Just after the New Year began I started, in earnest, to imagine new possibilities for myself. I decided that I needed to stop acting and living as if this is all there is; this is all I can do. Not that my life is a bad one, but I had been feeling stuck. Dissatisfied and stuck.
This school year has been a particularly difficult year for me, and I have seriously questioned how much longer I can be a part of a profession that is so undervalued and disrespected. It is getting harder and harder to be a part of an institution where the onus for education is put on teachers, instead of shared with parents and students. Remaining a teacher to me feels a bit like being complicit in the unraveling of education, akin to what it would have been like to be in banking when they were selling bogus mortgages.
So I thought it was time to get serious about making a change. Or changes. I came up with a new writing plan, started doing affirmations and meditations again, and I set out to find some tools to help me. But until then, when the power of intention brings me that something else, what could I do to be happier now? Interestingly enough, I happened upon The Happiness Project by Gretchen Rubin (in Anthropologie of all places) when I was out with Jonathan and Amanda, and it spoke to me. "When the student is ready, the teacher appears,” right?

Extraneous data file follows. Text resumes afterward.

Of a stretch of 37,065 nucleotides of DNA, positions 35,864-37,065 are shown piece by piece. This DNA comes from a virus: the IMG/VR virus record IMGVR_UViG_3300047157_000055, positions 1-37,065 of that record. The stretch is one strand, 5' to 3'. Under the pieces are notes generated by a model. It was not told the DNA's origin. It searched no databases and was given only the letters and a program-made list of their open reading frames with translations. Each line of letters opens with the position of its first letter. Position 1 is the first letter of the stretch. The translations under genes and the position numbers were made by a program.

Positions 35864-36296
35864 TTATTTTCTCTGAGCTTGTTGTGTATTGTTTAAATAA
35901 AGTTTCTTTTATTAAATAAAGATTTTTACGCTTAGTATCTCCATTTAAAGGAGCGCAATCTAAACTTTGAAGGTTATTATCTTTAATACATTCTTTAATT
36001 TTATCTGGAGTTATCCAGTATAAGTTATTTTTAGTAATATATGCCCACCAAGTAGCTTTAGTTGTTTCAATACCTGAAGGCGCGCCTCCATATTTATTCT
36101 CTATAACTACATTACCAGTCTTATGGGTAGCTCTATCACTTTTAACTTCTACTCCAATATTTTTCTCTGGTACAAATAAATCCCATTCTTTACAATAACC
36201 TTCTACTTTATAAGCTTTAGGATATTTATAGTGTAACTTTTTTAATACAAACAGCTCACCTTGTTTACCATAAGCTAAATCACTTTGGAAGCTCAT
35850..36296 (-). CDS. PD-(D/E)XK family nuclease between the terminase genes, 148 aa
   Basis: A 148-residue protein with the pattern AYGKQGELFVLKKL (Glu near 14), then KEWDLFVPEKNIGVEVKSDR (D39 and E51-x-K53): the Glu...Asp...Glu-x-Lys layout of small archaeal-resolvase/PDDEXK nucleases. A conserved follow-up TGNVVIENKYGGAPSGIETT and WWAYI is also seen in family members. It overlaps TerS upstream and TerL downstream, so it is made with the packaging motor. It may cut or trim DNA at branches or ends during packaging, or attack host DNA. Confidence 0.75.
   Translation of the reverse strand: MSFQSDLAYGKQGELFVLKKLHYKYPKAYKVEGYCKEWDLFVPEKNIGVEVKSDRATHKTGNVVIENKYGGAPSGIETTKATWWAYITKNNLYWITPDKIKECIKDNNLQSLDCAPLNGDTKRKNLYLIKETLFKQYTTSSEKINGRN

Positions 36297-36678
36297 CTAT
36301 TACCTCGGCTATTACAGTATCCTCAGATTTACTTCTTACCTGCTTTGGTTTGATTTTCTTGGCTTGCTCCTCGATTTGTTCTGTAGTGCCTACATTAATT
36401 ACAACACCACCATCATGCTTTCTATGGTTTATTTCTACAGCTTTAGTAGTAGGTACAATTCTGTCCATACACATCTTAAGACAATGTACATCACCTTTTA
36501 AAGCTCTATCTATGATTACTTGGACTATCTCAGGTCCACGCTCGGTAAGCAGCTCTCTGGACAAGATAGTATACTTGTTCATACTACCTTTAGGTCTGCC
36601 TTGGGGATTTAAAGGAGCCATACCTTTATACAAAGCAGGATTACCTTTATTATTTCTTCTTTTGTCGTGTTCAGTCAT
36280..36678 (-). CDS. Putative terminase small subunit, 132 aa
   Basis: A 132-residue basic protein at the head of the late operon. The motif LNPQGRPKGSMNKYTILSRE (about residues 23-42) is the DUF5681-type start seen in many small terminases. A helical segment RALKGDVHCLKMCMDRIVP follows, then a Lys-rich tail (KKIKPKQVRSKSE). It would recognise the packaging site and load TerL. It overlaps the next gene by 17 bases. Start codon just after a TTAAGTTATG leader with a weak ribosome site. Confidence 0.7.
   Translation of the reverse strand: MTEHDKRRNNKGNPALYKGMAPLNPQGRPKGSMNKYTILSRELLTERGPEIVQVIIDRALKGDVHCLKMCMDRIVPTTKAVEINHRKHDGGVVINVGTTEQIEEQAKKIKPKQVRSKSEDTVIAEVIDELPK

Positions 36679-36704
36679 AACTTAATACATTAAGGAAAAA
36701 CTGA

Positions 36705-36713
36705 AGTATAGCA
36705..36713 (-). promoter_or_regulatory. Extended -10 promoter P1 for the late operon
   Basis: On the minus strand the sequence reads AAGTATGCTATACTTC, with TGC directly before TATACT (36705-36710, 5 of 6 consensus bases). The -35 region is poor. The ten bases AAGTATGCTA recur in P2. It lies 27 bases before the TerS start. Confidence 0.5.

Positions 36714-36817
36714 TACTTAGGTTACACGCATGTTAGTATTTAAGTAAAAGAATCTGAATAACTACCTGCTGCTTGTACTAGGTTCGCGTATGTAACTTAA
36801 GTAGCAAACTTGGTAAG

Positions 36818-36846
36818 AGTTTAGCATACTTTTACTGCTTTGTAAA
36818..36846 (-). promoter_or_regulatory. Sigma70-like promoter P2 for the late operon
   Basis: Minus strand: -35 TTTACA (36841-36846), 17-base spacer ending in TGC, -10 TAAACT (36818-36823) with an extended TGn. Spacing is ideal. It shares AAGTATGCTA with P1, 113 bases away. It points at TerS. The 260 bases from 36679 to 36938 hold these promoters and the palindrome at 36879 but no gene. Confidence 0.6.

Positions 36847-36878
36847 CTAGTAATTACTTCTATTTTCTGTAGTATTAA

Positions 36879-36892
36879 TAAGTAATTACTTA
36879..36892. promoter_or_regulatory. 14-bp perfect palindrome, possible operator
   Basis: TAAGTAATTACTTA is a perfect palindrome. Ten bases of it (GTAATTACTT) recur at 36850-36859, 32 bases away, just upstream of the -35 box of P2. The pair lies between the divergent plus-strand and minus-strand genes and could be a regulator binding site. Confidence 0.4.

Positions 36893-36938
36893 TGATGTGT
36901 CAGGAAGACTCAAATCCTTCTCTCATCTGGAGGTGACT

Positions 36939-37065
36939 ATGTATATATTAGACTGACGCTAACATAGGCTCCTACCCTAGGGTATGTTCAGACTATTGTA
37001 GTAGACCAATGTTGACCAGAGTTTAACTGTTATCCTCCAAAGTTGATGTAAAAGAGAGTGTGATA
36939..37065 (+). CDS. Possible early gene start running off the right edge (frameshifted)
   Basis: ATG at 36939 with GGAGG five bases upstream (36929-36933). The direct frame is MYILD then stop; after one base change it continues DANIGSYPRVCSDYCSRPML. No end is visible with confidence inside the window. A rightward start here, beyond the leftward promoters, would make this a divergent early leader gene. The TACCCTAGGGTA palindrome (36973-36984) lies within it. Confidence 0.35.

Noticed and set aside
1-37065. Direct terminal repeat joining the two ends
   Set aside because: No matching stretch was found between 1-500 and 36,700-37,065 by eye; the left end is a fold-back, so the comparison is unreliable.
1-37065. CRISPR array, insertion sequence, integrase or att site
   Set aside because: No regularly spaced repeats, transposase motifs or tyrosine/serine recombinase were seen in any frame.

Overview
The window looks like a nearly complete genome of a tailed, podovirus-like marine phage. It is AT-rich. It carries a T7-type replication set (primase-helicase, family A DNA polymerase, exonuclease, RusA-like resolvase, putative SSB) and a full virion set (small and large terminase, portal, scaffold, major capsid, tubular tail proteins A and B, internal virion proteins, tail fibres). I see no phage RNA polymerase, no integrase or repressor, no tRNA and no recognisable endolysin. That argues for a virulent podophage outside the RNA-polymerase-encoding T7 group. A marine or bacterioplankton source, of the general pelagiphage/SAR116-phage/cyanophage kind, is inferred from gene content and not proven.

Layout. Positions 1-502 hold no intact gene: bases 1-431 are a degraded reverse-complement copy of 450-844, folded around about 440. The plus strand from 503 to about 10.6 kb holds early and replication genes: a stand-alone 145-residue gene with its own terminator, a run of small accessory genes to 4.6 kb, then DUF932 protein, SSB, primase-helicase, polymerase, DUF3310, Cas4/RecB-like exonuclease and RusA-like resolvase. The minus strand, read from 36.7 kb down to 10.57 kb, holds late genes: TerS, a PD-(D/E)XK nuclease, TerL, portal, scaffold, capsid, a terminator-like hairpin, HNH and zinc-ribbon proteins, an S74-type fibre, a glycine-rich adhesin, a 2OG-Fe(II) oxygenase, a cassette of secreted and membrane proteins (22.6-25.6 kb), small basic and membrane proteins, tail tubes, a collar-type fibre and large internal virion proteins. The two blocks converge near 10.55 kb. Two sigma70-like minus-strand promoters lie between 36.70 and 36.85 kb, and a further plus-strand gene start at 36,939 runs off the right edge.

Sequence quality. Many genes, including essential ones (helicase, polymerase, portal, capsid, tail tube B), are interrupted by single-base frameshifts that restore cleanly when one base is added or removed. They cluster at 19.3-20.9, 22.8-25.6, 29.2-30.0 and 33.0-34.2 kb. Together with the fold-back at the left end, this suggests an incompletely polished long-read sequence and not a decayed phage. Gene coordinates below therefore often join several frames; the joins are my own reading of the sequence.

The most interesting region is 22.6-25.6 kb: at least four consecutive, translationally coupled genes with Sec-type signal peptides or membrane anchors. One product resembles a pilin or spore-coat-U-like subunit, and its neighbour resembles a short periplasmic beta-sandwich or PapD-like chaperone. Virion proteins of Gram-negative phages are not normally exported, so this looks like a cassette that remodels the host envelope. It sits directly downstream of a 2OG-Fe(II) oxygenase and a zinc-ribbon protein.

Well, I love it. I am learning some new things (e.g., the opposite of happiness is not depression; it is unhappiness), being reminded of others, and taking notes as I go—collecting little gems and mantras and notes to myself on a bright and sunny note card cum book mark. Act the way you want to feel. Tackle a nagging task. Don’t expect praise. Enjoy now. I just finished March. Can’t wait for April’s bits of wisdom.
Click on the link above or download a sample on your iPad or Kindle and I’m sure you’ll want to buy it as soon as you finish “Getting Started,” especially if you, like me, could use a little more happiness in your life-- without setting off for Italy, India, or Indonesia. Says Gretchen Rubin, “I didn’t want to reject my life. I wanted to change my life without changing my life, by finding more happiness in my own kitchen.”
Sounds worth trying, no?